Diabetes mellitus in dogs is a fairly common disorder. Did you know dogs can develop diabetes mellitus, just as we can? This disease is most seen in dogs of five years and older.
Be alerted when you notice the following signs in your dog:
Genetic predisposition and hormonal abnormalities plays a role. It also appears that female dogs are twice as like to develop diabetes mellitus as compared to male dogs. These factors you cannot control. However, there are environmental conditions that you can manage in reducing the risk.
Obesity and poor nutrition are predisposing factors for the onset of canine diabetes.
Diabetes Mellitus is caused by a damaged pancreas. The pancreas is a small organ located near the stomach. Two types of pancreas cells exist: one produces enzymes that help you dog digest his food; the other cell types (beta-cells) produce the hormone insulin. Overweight dogs are at risk for developing canine diabetes A normal functioning pancreas produces the proper amounts of insulin to control sugar levels. Insulin is a hormone that moves sugar from the blood to your dog’s cells so it can be used as an energy source.
Sugar levels change because of the food you eat and the physical exercise you perform. With a malfunctioning pancreas the level of blood glucose is not regulated well because of an absence or reduction in the insulin activity. Insulin is like a gatekeeper that can open the door for glucose to enter body cells.
As glucose can't be used by the body cells these get deprived of energy. In a survival response of the body it starts to utilize stored fat and protein as alternative energy sources. This explains why your dog wants to eat more and still looses weight.
As glucose cannot enter the cells, the glucose blood level gets very high. Your dog's body tries to get rid of it by excreting it in the urine. As glucose attracts water your dog's urine volume will be increased as a result of this. This explains why he needs to go out more and it provides a good excuse for the accidents he perhaps had in the house. With all this urine loss your dog dehydrates. This explains his thirst and large water intake.
Canine diabetes is a potential life-threatening condition. It cannot be cured, though it can be managed and your dog can live many happy years.
First thing is getting your dog to a veterinarian for a diagnosis!
Your vet will ask you about the classical signs and symptoms (weight loss despite having a huge appetite, increased water consumption and urination). Then a blood and urine test will confirm or rule out diabetes mellitus.
The normal level of blood glucose in dogs is elevated from about 100 mg/dl to 400-800 mg/dl. A healthy dog will also have increased blood glucose directly after having enjoyed his meal, though this usually won't exceed 300 mg/dl.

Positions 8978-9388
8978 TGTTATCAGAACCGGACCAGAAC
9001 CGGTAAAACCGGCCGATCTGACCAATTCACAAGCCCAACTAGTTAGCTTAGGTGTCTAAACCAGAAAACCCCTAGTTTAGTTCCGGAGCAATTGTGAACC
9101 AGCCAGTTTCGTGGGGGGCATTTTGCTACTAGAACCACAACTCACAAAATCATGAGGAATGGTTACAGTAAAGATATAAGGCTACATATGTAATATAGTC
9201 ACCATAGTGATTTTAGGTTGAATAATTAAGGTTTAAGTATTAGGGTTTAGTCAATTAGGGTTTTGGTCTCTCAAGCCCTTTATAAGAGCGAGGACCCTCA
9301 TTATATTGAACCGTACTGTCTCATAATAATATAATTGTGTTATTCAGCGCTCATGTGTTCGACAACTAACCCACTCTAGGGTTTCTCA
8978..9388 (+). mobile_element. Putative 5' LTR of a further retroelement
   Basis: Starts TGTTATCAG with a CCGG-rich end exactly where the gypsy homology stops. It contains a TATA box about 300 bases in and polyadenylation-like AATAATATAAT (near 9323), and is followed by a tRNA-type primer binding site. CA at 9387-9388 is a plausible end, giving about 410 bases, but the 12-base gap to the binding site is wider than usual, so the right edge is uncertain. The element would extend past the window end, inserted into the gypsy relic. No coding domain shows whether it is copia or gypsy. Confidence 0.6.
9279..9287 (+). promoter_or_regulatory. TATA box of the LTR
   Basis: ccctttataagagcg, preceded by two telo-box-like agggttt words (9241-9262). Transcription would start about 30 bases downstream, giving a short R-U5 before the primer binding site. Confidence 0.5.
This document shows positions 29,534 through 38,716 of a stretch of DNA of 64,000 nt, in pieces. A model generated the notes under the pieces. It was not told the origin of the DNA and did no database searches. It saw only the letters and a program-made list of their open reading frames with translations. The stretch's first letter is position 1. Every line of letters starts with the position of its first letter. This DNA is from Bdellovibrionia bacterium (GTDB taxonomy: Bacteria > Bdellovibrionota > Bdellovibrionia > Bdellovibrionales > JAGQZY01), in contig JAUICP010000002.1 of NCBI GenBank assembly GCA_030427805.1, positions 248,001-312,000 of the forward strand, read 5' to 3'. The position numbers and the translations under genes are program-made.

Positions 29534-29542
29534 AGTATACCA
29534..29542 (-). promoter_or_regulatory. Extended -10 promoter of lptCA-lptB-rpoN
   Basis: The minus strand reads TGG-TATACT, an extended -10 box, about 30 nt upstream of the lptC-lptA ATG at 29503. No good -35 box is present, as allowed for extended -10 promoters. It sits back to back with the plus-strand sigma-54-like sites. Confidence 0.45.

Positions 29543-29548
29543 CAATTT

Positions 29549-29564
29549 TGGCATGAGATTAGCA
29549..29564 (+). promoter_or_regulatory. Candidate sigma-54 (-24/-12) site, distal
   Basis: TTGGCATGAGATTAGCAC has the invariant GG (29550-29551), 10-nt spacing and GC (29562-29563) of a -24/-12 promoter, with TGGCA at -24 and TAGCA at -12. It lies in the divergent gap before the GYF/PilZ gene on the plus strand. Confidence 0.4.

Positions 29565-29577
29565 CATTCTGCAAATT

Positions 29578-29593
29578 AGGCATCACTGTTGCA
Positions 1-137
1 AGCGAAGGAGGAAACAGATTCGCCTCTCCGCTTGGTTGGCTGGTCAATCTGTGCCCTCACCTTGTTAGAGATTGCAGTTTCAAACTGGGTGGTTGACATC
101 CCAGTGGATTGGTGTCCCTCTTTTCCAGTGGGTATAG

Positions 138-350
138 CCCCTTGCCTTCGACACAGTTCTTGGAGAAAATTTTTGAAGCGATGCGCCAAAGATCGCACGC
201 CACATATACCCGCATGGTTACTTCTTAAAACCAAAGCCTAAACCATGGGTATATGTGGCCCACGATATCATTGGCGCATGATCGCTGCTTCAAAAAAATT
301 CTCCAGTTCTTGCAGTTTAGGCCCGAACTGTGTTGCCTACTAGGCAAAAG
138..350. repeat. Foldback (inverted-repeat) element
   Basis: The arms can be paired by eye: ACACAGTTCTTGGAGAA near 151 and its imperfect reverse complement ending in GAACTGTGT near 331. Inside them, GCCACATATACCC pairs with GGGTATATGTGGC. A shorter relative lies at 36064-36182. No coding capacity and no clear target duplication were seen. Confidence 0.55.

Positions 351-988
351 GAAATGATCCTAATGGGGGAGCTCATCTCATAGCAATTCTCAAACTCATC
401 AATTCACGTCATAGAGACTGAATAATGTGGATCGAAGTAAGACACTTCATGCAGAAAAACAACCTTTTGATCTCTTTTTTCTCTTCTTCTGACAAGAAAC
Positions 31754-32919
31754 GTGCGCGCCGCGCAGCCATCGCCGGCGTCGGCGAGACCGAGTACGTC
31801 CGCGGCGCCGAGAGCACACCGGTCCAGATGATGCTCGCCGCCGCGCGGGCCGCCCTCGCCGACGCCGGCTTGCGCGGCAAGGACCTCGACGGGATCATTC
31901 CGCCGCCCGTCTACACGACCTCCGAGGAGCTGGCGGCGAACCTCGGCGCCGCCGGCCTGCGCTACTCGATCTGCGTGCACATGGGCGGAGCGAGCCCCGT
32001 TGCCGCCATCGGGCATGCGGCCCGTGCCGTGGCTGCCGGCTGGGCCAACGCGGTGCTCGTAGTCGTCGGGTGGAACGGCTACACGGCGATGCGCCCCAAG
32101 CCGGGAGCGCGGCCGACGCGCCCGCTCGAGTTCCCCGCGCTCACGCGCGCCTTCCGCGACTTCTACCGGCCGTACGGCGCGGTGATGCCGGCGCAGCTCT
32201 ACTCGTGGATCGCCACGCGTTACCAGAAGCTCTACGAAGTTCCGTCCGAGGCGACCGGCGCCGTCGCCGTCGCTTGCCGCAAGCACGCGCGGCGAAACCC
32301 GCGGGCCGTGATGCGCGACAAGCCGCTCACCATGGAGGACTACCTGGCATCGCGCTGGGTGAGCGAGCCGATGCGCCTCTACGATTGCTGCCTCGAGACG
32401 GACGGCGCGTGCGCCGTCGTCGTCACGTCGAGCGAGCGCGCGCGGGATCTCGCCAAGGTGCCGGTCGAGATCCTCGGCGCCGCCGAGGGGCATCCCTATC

Normal (healthy) dogs do not secrete glucose via urine. Glucose not needed for energy is put into body stores. Only when blood levels are dangerously high the kidneys will allow glucose to leave the body via the urine.
If the symptoms and signs you noticed are indeed explained by canine diabetes, then your vet will guide you in the process.
Your veterinarian will most likely mention the following factors and prescribe a combination of these for your individual situation. Remember, all dogs are different and sick dogs are even more different.
Feed consistently as it helps stabilizing your dog's metabolism. So feed the same food in the same amounts and at regular intervals. Usually your vet will recommend you a prescription diet that was specifically designed for dogs suffering from diabetes mellitus.
This diabetic dog food will be rich in fiber. Fiber is key in managing this condition as it makes your dog's body more responsive to insulin, thereby lowering the required amounts of this hormone.
Fiber modifies digestion and absorption time so carbohydrates are released more slowly into the bloodstream. This way the blood sugar peak that usually appears after enjoying a meal will be flattened and spread out.
Obesity is an important risk factor for the development of canine diabetes. Exercise is important to maintain (or reach) a healthy body weight and body condition. It should not sound strange that in some cases weight loss can actually lead to the resolution of the problem.
When your dog is obese ánd suffers from canine diabetes then your first priority is to get the blood sugar levels stabilized. When you have reached that goal then start an weight loss program. Just don't change your dog's food as it may destabilize his metabolism. The fiber-enhanced dog food I mentioned earlier is also suitable for weight loss as fibers reduce the caloric density of the diet and contribute to a feeling of fullness.
Medication can be administered either via insulin shots or as an oral drug. When your dog needs insulin injections these need to be given after he's had his meal. The preferred method is to feed your dog twice daily and administer the insulin hormone directly afterwards. Make sure you get full instructions from your veterinarian as to how to inject your dog.
As consistency is key you want to control as many factors as possible. Reduce stress factors to stabilize your dog's life. Perhaps this means that your dog must be living indoors as this is a more controlled environment.
The goal of this treatment is to give your dog a stable life and keep him happy. You have to look upon this as part of your dog's daily routine. It requires your personal commitment as it may take some time to find the best approach for your furry friend. But you know it's all worth it when you can enjoy many happy years together.
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